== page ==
Adoption & Engagement Management as Key Excellence Factors for the E20 Project

Thinking about the “secret sauce” for the Enterprise 2.0 project management

Since the Enterprise 2.0 SUMMIT in February I do a lot of pondering about the “secret sauce” of successful Enterprise 2.0 projects. As an outcome of the Paris event we have already summarized the call for action in regards to the design of the future model of the enterprise. We have also heard from the various practioneers that in spite of their willingness to drive the projects and the alignment with business objectives a lot of them are struggling on the enterprise-wide adoption as well as on the sustainable transformation.

The discussions at the recent industry events in Milan or in Boston are also resembling these conclusions. As a consequence I see a need for a more sophisticated and differentiated approach to the E2.0 project management!

From the discussions with our E20 practice group we have evolved some key thoughts on this that are turning around a stronger organizational development perspective of the E20 project. The generic call for the “cultural change” as a premise for a successful project is IMHO very unprecise and misleading. In my recent talks in Milan and Geneve I have taken a more differentiated view to this in order to coin the discussion to a stronger systematic approach towards the E20 project management – as this is the declared objective for our E20 Meetups and E20 SUMMIT 2013.

In order to his I came up with the following considerations:

  • Taking in account the “Yang & Yin” factors of the technology: Though a lot of E20 evangelist have sent out the message – “Enterprise 2.0 is not about technology but about culture!” – the two sides of the “social technology coin” is IMHO very determining for the E20/social business project. On the one side we have the process enhancing characteristics of the technology (“Yang factor”) and on the other side the transformational characteristics of the technology (“Yin factor”) – with the Yin elements coming as successor of the Yang elements. So yes – it’s about culture, but technology is a critical mean to the cultural change. And the cultural change needs to go hand in hand with the technological adoption plan.
    The Yang & Yin of Social Technology
  • Understanding Enterprise 2.0 as an incremental journey: There is no such thing as an one-step-Enterprise-2.0-approach. Because of the emergent factors of the underlying technology the potentials of Enterprise 2.0 (in terms of the effects of the Yang & Yin factors of the technology) cannot be realized in a single step. Even with a cultural change objective and initiative upfront – the critical masses for the adoption have to be build up and carefully evolved to leverage the benefits of the network afterwards. The business transformation follows on a later stage – after mass adoption of social technology has been achieved and existing processes have been enhanced by social business practices. Therefore the project has to be differentiated in different stages – with different objectives, with different key stakeholders, with different critical moments and different actions to be executed.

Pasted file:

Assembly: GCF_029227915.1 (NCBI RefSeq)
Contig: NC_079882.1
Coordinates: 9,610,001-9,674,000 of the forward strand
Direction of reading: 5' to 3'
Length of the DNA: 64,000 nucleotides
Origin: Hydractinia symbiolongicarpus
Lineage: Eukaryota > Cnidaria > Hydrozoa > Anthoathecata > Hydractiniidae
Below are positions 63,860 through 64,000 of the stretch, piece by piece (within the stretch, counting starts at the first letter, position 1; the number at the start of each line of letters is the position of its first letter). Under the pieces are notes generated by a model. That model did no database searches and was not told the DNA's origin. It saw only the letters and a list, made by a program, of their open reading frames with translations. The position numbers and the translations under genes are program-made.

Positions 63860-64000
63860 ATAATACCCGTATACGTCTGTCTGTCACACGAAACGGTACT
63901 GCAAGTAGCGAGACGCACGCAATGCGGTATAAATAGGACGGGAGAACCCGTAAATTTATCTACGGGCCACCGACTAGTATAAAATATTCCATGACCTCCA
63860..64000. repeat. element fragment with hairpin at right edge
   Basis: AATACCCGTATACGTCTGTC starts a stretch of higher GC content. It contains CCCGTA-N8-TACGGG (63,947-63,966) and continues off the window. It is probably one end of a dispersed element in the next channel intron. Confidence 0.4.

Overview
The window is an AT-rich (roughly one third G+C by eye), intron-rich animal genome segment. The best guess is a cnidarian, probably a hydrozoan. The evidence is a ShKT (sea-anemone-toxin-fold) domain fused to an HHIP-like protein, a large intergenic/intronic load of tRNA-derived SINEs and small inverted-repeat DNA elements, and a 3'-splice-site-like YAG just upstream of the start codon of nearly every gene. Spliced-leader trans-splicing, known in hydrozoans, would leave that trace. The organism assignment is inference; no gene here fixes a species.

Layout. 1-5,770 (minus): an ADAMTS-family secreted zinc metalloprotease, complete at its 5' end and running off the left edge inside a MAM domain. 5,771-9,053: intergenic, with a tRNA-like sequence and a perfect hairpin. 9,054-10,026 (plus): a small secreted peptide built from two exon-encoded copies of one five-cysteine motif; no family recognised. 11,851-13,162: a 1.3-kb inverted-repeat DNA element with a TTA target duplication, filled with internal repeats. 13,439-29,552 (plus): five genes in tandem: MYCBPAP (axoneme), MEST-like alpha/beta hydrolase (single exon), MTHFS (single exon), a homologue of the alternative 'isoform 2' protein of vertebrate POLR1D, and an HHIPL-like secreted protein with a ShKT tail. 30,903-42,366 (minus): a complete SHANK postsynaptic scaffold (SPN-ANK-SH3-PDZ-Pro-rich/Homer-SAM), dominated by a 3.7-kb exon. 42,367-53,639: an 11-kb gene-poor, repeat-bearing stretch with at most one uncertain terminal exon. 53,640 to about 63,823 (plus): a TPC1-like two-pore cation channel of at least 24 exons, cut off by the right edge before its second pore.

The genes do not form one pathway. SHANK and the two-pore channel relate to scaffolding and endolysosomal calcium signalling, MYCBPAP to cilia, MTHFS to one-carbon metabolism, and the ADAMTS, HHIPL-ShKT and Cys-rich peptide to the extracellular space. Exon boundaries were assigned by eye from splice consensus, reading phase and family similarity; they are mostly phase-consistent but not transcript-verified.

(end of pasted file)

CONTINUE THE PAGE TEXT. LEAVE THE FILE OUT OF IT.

E20 as incremental process
  • Acknowledging the importance of OD theory for the E20 project management: As we accept the need of “cultural change” for the E20 project we should also acknowledge the importance of organizational development (abbreviated OD) theory to help evolving the project. There are mainly four different ground theories with complementary ideas that help to elaborate the change action plans: Systems Theory, Action Research & Group Dynamics, Social Constructionism Theory and Complexity Theory. Each of these theories provide implications to the E20 project management at different maturity levels.
    OD Theory Implications for the E20 Project Management
  • Distinguishing the change management in “change optimization” and “change advancement” actions: As we talk about the cultural change that needs to go hand in hand with the adoption – we have to talk about two different levels of change management. For each stage within the E20 maturity cycle we have to define specific tasks for the establishment and optimization of the given changes and specific tasks to evolve to the next stage. This leads towards a systematic approach of who to get involved and what to get evolved to move to the next stage.

To drive these ideas to further elaboration I want to discuss the “building blocks” for the E20 project excellence at the upcoming E20 Meetup in Paris on Thursday. Within this E20 project excellence model I would like to structure the different project activities to be thought to achieve E20 project excellence:

Building Blocks for the E20 Project Excellence

Looking forward to the meetup on Thursday.